When Children Become Caregivers
- The Miller School’s Julia Belkowitz, M.D., M.P.H., co-authored a white paper analyzing children serving as caregivers in their homes.
- Dr. Belkowitz believes the current estimate of 5.4 million child caregivers is dramatically low because the number excludes children who are the sole caregivers.
- Children responsible for caregiving are at risk for stress, anxiety, depression and fatigue, and tend to underperform in school.
A new white paper, “Report on Caregiving Youth in the U.S.,” dives into a mostly invisible problem: children caring for sick and/or disabled family members. Published by the Caregiving Youth Research Collaborative (CYRC) and supported by University of Miami Miller School of Medicine research, the report shows that millions of children in the U.S. must take on adult responsibilities, with little or no support.
“Most pediatricians have never even heard the term caregiving youth,” said Julia Belkowitz, M.D., M.P.H., associate dean for student affairs, associate professor of professional practice in pediatrics and co-author on the white paper. “The NIH acknowledge the tremendous toll that caregiving can cause, and the CDC even describes caregiving as a public health issue, but neither group recognizes that children play a key role.”
How Many Kids are Caregivers?
The white paper is part of ongoing efforts to highlight this issue and spark rigorous research and public policy solutions. The first challenge is quantifying the problem. The paper cites 5.4 million caregiving youth in the U.S., but acknowledges the figure is almost certainly an undercount.
“Every few years, the National Alliance for Caregiving and AARP put out a report,” said Dr. Belkowitz. “In the latest one, they asked whether children were participating in providing care and living in homes with adult caregivers. That’s how they arrived at 5.4 million. That does not include kids who are sole caregivers, so we believe this is a major underestimate.”
These children are caring for family members with chronic diseases, mental health conditions, age-related decline and other issues. They are managing medications, troubleshooting devices, assisting with bathing and toileting, physically transferring adults and performing other care-related tasks.
The consequences can be devastating: stress, anxiety, depression, fatigue, physical strain and other concerns, including their education.
“You can imagine these kids are tired when they go to school and that reflects in their grades,” said Dr. Belkowitz. “And if their teachers don’t know what’s happening, they’re going to be in trouble for missing homework, sleeping in class, being absent and generally underperforming.”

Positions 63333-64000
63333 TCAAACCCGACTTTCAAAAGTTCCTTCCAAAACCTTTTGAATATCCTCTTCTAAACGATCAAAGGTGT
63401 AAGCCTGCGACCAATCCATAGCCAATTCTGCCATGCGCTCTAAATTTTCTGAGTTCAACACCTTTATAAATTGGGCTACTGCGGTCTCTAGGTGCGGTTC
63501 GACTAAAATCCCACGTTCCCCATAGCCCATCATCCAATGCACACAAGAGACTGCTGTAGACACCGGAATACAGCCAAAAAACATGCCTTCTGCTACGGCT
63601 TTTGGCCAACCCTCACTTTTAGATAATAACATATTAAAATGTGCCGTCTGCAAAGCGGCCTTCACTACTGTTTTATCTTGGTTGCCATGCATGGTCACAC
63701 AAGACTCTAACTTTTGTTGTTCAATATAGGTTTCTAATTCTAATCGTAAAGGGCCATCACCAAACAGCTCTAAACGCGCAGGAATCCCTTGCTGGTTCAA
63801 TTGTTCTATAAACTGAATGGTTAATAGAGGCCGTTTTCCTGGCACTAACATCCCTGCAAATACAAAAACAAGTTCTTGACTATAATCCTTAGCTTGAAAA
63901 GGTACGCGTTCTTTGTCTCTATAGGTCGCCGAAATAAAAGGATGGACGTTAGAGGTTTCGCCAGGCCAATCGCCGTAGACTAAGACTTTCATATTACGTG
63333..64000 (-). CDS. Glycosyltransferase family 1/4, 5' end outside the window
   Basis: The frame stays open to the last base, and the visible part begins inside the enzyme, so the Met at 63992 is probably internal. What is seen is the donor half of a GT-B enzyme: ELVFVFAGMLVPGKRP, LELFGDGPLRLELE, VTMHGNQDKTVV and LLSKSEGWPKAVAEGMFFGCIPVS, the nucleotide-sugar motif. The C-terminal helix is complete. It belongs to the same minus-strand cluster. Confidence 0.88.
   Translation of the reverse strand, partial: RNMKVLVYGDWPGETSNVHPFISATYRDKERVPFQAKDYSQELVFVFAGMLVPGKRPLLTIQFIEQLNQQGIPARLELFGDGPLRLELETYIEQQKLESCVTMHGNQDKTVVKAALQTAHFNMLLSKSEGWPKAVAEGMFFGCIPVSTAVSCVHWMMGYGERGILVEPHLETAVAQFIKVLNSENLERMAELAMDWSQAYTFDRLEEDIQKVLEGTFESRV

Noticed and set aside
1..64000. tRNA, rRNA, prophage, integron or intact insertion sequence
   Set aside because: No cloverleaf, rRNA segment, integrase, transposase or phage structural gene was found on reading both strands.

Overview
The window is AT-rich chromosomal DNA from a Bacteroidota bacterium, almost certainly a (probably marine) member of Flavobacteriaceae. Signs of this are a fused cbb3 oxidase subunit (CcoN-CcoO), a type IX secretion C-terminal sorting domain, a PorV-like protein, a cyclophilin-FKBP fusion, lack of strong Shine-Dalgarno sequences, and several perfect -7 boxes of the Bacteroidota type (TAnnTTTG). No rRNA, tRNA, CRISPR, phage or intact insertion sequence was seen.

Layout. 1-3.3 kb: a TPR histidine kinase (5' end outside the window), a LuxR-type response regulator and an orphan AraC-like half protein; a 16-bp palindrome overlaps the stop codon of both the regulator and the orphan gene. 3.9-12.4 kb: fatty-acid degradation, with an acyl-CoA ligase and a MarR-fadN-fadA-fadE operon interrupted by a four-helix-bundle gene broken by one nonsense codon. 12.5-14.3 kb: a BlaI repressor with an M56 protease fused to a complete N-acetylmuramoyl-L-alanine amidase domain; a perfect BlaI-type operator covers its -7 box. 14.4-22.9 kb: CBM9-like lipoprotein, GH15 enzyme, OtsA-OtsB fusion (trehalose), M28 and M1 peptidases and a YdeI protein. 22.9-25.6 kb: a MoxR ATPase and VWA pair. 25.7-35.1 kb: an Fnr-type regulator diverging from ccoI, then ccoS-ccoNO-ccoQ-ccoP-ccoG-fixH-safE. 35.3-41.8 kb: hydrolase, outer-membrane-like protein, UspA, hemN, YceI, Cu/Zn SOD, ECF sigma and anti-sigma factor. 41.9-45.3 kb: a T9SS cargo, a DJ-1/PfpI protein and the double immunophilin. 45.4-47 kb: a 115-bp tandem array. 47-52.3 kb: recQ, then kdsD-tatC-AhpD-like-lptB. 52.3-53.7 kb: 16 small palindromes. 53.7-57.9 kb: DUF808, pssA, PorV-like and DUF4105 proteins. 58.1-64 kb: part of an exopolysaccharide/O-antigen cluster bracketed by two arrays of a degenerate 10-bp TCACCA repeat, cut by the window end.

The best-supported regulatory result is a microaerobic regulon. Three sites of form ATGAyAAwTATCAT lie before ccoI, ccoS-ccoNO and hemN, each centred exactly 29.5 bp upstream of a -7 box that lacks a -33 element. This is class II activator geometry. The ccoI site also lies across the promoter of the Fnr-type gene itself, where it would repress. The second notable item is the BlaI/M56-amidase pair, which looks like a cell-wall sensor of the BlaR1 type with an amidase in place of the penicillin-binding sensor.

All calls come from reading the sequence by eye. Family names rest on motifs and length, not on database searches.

Input from a Medical Expert
As the only physician author, Dr. Belkowitz brought more than a decade of research and experience to the paper. Working with colleagues and medical students at the Miller School of Medicine, she has led multiple studies to better understand the issue.
“About a third of the kids we’ve studied are managing medication, which is a tremendous responsibility,” said Dr. Belkowitz. “They often escort their parent or grandparent to the doctor, translate, and the feedback we get is that, while the doctor is talking about the older family member, they are often looking directly at the kid. They know who is giving the insulin shot, counting out the pills or attaching the device.”
This silent understanding does not generally translate into support, something Dr. Belkowitz would like to change. Unlike the United Kingdom, Australia and other nations, the U.S. has no national or state systems to help these children cope with their duties.
The research is ongoing. Recently, a Miller School medical student added caregiving questions to a mental health survey offered in a University of Miami school-based health clinic. Not surprisingly, the kids who identified as caregivers were at higher risk for emotional issues.
Incorporating caregiving youth information into medical education is a key part of the solution, as it will give physicians better tools to help these kids. Asking the right question during a medical intake can identify child caregivers and potentially get them help.
With more information, Dr. Belkowitz hopes U.S. public policy will catch up to the problem.
“We need to figure out who these children are, on a national scale, and provide both legal recognition and support,” said Dr. Belkowitz. “These kids exist, they have a lot of needs and it’s our obligation as a society and as healthcare providers to be there for them.”